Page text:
To verify the stability of the supercooled liquid as a function of time, we carried out Time-Temperature-Transformation (TTT) experiments. In particular, we focus on the Cu64Zr36, since the origin of the higher GFA for the most studied composition is still unclear. Figure 2 shows the TTT-diagram of Cu100-xZrx (x = 35–38.2 at. %) liquids. At the same reduced supercooling temperature, T/Tl = 0.865, as an example, Cu64Zr36 liquid indeed persists for much longer time 455 s in the supercooled liquid state than other neighbouring compositions, 124 s and 16 s for Cu63.1Zr36.9 and Cu61.8Zr38.2, respectively. This experimental observation is consistent with the calculated TTT-diagram of Cu64Zr36 (red) and Cu61.8Zr38.2 (blue) from ref. 19, although the exact values are different. According to the CNT, the nucleation barrier (ΔG*) resisting the crystallization is determined by two factors, crystal-liquid interfacial free energy (σ) and Gibbs free energy difference of liquid and crystal (ΔGv), i.e., ΔG* = 16πσ3/3(ΔGv)218. Here, the same reduced temperature is assumed to give the same driving force for the nucleation (in case of Turnbull's approximation, ΔGv = ΔHf(1 − T/Tl), where ΔHf is the fusion enthalpy). This assumption is reasonable because ΔHf should not be significantly different for the Cu-Zr liquids within such a small composition range (35–38.2 at. % of Zr). Accordingly, the longer persistence of the supercooled liquid at the same T/Tl indicates that the stability of the supercooled liquids is decisively determined by the interfacial free energy (σ).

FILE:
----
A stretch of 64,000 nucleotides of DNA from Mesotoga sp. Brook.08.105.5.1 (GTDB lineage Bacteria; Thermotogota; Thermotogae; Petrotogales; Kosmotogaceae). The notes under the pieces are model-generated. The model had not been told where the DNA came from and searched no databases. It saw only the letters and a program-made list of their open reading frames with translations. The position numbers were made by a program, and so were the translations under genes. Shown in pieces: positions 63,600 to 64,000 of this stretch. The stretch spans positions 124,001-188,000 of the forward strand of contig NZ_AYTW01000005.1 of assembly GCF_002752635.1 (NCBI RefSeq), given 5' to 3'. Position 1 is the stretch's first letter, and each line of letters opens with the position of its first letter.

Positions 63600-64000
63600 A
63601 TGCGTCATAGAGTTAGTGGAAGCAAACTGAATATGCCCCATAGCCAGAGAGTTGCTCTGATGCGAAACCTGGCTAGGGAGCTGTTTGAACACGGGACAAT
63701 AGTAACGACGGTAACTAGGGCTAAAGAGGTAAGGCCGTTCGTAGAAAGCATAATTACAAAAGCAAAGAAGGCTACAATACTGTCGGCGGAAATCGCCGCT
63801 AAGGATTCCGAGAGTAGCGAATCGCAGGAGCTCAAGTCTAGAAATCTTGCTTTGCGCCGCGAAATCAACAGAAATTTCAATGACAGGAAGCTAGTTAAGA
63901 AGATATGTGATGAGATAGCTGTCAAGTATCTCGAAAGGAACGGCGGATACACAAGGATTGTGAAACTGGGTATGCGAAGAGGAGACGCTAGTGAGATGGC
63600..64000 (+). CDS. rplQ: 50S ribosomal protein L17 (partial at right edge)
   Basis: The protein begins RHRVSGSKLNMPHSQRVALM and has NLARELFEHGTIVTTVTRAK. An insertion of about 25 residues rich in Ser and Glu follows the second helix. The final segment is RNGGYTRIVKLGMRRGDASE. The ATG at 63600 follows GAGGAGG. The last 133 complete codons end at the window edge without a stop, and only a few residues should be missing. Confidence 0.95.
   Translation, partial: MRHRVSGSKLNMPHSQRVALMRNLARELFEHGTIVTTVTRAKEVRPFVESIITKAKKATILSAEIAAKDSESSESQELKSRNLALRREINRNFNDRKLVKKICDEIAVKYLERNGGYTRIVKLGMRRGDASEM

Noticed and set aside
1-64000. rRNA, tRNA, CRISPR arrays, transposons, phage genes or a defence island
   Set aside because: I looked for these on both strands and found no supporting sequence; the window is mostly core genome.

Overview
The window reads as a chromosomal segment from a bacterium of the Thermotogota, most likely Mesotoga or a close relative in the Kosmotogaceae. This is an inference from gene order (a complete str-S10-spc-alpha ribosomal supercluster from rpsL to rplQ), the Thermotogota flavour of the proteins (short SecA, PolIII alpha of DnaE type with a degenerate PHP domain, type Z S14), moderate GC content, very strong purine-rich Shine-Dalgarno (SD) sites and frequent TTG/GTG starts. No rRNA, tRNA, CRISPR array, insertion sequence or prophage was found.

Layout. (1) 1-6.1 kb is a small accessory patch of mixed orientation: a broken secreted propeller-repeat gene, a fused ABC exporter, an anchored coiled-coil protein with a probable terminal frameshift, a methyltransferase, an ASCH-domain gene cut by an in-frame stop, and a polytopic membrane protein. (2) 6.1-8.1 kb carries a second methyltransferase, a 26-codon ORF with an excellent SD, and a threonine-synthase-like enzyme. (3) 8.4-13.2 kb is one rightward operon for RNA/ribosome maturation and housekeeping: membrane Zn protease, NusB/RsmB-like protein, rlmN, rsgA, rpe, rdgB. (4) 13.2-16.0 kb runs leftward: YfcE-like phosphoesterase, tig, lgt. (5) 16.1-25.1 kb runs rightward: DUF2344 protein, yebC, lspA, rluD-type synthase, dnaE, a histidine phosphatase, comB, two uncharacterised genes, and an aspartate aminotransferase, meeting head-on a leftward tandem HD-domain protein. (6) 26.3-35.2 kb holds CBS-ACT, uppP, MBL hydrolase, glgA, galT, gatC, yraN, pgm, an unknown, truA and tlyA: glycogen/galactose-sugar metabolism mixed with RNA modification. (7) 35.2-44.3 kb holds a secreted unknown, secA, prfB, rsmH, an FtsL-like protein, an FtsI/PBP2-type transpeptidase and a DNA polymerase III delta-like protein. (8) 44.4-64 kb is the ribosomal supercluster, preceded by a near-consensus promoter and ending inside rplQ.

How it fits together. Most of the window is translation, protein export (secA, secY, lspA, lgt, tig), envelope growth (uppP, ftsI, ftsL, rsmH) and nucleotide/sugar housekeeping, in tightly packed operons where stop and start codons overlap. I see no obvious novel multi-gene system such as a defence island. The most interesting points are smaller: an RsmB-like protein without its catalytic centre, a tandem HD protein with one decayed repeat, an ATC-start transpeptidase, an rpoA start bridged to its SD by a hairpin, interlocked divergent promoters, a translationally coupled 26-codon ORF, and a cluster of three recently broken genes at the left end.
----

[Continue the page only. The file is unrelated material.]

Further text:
Figure 2

Reduced Time-Temperature-Transformation (TTT) diagram of Cu100-xZrx (x = 35–38.2 at.%) alloys.

Tl at reduced temperature (T/Tl) is the average value of the three different liquidus temperatures (Tl: present, Tl: ref. 30, Tl: ref. 31).The blue and red lines are of calculated TTT curves from ref.20 and dots are of experimental results in present study using the ESL technique. The inset is magnified from the dots with dashed guide lines for eyes.

Interfacial free energy

Since the deeper undercooling and the longer persistence of the supercooled liquid Cu64Zr36 imply higher interfacial free energy, to confirm it, we estimate the crystal-liquid interfacial free energy from the undercooling data using the CNT. To initiate crystallization reaction, at least one critical nucleus should be formed in the supercooled liquid. This requires that the number of the critical nucleus in the supercooled liquid should be greater than one with a given liquid volume V, a steady state nucleation rate Is and time t at a certain temperature T18, i.e.,

Here, the steady state nucleation rate Is per unit volume at temperature T is given by